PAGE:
Don't let them know that the fathers of the modern synthesis, Theodosius Dobzhansky and Ronald Fisher, were both Christians.



posted on May, 22 2012 @ 10:21 AM
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reply to post by LexiconV
 



I'm wondering how much longer the creationists can hold their breath for, while having a tanty about the concept of evolution.


Let me preface by saying although I am spiritual, I am not Christian, and I don't believe in a personified deity.

NOW, what is more unbelievable, creationism, as in, some type of outside influence whether it be from another realm, or aliens, or any other influence....... or a random accident that resulted in so much complexity that a single cell eventually morphed into a billion-billion cells of extreme organization? Is it really possible for one cell to voluntarily cooperate with another, and then morph into a complex system that supports another complex system that happened to organize adjacently, and then both of those systems to incorporate into another system, and so on and so on to create something as intricate as a human body? That is a LOT of ACCIDENTS!



posted on May, 22 2012 @ 10:48 AM
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I'm going to have to agree with 'getreadyalready' on this one. We are allowed to drink milk as an infant because it ushers in hormones. You can pinpoint about 59 different hormones in a glass of regular cow milk. You then lose the ability to drink milk because your body is trying to tell you "No! You shouldn't be putting these things in your body any more! You've already grown!"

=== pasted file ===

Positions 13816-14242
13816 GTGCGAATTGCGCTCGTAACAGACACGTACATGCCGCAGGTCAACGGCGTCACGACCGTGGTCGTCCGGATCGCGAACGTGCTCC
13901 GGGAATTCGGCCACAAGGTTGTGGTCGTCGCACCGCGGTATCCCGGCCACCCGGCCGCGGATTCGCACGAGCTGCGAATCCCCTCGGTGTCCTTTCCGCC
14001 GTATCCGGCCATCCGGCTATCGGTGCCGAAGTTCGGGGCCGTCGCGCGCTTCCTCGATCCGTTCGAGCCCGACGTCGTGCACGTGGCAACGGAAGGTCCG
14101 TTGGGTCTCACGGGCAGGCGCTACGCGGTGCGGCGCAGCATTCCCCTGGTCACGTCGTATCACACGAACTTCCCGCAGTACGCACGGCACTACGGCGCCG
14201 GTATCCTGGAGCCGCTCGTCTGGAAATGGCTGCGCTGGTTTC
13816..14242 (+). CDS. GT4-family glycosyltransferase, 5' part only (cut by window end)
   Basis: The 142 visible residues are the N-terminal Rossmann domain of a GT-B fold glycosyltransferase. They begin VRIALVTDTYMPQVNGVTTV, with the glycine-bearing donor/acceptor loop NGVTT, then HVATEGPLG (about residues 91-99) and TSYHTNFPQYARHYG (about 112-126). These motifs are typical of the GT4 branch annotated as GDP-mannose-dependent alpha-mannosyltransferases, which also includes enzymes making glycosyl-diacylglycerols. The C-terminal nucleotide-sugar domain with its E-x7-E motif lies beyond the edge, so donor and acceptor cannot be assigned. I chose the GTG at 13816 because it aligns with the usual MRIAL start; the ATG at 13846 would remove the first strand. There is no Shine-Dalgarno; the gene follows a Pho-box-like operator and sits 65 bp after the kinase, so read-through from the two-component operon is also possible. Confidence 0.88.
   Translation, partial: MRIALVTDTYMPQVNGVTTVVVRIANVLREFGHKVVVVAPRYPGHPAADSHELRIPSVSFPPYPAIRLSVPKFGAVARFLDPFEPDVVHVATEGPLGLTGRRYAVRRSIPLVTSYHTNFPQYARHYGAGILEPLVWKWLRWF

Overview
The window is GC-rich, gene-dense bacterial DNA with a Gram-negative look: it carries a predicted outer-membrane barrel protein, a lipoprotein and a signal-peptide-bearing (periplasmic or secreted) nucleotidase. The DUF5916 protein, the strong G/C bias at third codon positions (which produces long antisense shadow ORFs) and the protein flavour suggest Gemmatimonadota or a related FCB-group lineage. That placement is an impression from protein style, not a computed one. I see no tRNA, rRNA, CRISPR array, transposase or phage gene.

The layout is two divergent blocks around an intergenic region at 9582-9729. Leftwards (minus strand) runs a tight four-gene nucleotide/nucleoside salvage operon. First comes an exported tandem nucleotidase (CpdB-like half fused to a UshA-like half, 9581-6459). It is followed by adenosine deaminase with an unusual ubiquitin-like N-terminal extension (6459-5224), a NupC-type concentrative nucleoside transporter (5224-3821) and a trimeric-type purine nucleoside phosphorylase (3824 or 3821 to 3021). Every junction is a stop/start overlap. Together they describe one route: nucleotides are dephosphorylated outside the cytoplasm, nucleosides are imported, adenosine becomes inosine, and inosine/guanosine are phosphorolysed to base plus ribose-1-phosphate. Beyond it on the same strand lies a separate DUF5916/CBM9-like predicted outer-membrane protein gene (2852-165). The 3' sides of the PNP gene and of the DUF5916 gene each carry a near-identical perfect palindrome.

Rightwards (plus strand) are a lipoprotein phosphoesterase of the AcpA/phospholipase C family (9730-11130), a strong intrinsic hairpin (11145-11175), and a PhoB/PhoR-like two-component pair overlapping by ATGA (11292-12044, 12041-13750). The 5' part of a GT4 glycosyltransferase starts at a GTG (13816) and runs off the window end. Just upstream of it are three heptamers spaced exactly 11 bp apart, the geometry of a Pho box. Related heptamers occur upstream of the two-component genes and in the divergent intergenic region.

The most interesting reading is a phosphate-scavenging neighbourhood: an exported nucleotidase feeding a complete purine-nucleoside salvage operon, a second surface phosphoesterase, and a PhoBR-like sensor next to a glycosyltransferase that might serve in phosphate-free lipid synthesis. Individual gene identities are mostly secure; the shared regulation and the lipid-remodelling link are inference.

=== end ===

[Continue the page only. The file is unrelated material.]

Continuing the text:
Riddle me this: How many animals do you know that drink the milk of another animal? I can only think of humans and their consumption of usually cow milk.

The thing is, we have been conditioned through Consumerism to find milk appealing, just like an anorexic fashion model. Could I interest you in a glass of pig's milk? How about a nice tall glass of dog's milk? What about some horse milk? I bet you wouldn't even want to drink a glass of human breast milk. Why is this? Our bodies find it repulsive, not our minds, because the body knows we should not be drinking milk.

Not only does average milk contain a plethora of hormones, it also contains such toxic things as: bacteria, powerful growth hormones, allergies creating proteins, antibiotics, pesticides, fat, cholesterol, dioxin, and (here is the winner) pus!

But wait... there's more! Not only does it contain all these nasty things but it also contains a protein called 'casein'. Moreover, it doesn't just contain it... 80 to 90% of the proteins in cow milk are casein! Do you know what a practical use of casein used to be? Glue, paint, and plastics.

Casein used to be (and still is) used as a glue for placing labels on to items and as a wood glue because of its fast drying and super sticky nature. It was used as a paint because of its fast drying qualities as well. Galalith was a plastic made out of casein, as was 'Lanital' a plastic advocated by Italian Fascist leader Achille Starace during World War II (okay, that information wasn't necessary).